It’s very common, when an organization is in the Shu level of learning Agile or Scrum, for it to fall into old, bad, waterfall habits. Today I’d like to talk about two bad waterfall habits: tracking so called ‘individual velocity,’ and tracking actual effort expended on a task or story.
First, tracking some sort of metric like “individual velocity” is probably an excellent way to completely sabotage your project/product and it’s also a great way to kill your Agile adoption. A key concept in the Agile Manifesto principles, as well as in Scrum, is team work and “self-organizing” teams. Self organization is generally the ability for a team to create and execute their own plan of work(Sprint Backlog), as well as decide “How” to do their work. Whenever there is a single entity (individual on or off the team, department, etc) who strongly influences or makes unilateral decisions for how a team works, there is, by definition, no self organization. Tracking individual velocity, or any similar “individual incentive” (this can include raises, performance reviews, awards, etc) does not encourage team work at all. In his book, Agile Estimating and Planning, Mike Cohn says it this way:
“If I am forced to choose between finishing a story on my own and helping someone else, what incentive does measuring individual velocity give me? Individuals should be given every incentive possible to work as a team. If the team’s throughput is increased by my helping someone else, that’s what I should do. Team velocity matters; individual velocity doesn’t. It’s not even a metric of passing interest.”
Tracking actual effort expended is another really bad waterfall habit. Tracking estimates and actuals is just another example of where Common Project Management Metrics Doom IT Departments to Failure. Mike Cohn, an Agile and Scrum thought leader, and a former project manager himself, says this about tracking estimates and actuals:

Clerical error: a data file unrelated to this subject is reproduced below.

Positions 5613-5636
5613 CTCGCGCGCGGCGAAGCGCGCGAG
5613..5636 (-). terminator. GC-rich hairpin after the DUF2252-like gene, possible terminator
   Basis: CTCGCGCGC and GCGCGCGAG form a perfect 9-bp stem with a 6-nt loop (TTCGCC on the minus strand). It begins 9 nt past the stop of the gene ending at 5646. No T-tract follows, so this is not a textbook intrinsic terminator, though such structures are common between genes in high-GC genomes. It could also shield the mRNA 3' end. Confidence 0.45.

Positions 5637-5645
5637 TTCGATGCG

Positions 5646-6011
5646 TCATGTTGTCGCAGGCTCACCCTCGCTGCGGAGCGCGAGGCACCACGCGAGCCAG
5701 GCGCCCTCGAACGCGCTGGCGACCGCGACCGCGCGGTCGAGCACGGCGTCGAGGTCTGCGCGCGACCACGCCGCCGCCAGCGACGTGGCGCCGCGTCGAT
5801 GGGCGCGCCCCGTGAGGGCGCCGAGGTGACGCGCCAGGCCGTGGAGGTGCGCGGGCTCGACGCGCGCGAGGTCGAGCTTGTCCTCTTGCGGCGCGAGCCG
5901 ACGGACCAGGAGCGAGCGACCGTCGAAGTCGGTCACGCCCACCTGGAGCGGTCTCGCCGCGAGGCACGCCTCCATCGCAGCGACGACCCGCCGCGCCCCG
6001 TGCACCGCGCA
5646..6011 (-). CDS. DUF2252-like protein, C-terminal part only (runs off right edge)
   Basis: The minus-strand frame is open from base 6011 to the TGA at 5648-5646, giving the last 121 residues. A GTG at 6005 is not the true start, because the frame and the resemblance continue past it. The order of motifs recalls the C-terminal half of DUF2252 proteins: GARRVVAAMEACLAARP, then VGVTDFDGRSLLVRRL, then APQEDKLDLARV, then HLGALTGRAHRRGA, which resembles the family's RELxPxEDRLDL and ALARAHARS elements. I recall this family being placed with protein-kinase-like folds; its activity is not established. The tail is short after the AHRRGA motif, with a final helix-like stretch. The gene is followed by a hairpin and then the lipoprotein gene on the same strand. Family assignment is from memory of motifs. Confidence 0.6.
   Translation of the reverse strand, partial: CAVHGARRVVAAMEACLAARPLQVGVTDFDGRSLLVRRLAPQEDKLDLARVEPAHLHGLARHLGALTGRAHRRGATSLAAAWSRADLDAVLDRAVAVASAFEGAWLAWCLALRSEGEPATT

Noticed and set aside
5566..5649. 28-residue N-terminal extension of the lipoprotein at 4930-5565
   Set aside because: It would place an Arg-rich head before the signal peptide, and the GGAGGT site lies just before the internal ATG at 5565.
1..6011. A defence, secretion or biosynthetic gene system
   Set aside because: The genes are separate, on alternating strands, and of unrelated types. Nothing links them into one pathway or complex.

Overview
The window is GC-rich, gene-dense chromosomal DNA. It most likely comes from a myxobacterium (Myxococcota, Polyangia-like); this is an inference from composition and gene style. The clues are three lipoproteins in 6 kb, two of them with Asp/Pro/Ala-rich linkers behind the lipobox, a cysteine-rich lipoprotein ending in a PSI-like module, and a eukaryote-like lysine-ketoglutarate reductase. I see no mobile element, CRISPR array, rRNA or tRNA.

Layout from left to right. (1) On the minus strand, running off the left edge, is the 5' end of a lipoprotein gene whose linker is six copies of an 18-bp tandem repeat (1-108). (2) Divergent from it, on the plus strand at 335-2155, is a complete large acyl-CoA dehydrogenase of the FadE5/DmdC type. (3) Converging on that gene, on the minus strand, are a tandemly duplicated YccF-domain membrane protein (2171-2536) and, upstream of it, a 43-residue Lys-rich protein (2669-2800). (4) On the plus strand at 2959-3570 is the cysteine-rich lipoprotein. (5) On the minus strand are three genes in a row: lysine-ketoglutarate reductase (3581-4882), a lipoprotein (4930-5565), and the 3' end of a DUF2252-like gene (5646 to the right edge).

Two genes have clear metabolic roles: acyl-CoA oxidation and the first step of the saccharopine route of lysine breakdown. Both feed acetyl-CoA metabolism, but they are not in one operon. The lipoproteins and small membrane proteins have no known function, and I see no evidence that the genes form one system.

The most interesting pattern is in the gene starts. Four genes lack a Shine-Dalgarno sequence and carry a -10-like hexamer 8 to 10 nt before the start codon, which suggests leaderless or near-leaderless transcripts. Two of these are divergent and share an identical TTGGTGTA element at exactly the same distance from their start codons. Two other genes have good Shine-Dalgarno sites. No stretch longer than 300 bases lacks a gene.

“On a project, it is far more useful to know how much remains to be done rather than how much has been done. Further, tracking effort expended and comparing it with estimated effort can lead to ‘evaluation apprehension’ (Sanders 1984). When estimators are apprehensive about providing an estimate, the familiar ‘fight or flight’ instinct kicks in, and estimators rely more on instinct than on analytical thought (Jørgensen 2004).
Tracking effort expended in an effort to improve estimate accuracy is a very fine line. It can work (Lederer and Prasad 1998; Weinberg and Schulman 1974). However, the project manager or whoever is doing the tracking must be very careful to avoid putting significant evaluation pressure on the estimators, as doing so could result in estimates that are worse rather than better.
Additionally, keep in mind that variability is a part of every estimate. No matter how much effort is put into improving estimates, a team will never be able to estimate perfectly. Evidence of this is no further away than your morning commute to work. There is an inherent amount of variability in your commute regardless of how you travel, how far you must go, and where you live. If you drive to work, no amount of driving skill will eliminate this variability.”
In a later post on the ScrumDevelopment Yahoo Group, Mike summarizes it this way:
” I’d say you shouldn’t do it because it doesn’t add value commensurate with its cost. Don’t argue with your bosses that it ‘adds no value’ because
comparing what you originally thought a task would take with what it did take can help make you a better estimator.
But, it can be time-consuming to track actuals, especially for a full team where some on the team are probably already decent estimators.
Because Scrum already has solid mechanisms for monitoring whether all the work gets done in a sprint (high team commitment, daily burndown charts, daily scrum, and so on), Scrum does not have the same reliance on early and accurating estimating that a predictive or waterfall approach does.
So–the cost to gather actuals is the same in Scrum or waterfall. The benefit in Scrum is greatly reduced.”
So, be very careful when backsliding into old waterfall habits. It usually happens in small doses, which is why many Shu level adoptions don’t notice it, especially if they don’t have a skilled Scrum Coach or highly experienced Scrum Master around. The other thing to keep in mind is that, even if you do have someone skilled around, this old adage still applies: “You can lead a horse to water, but you can’t make ‘em drink.”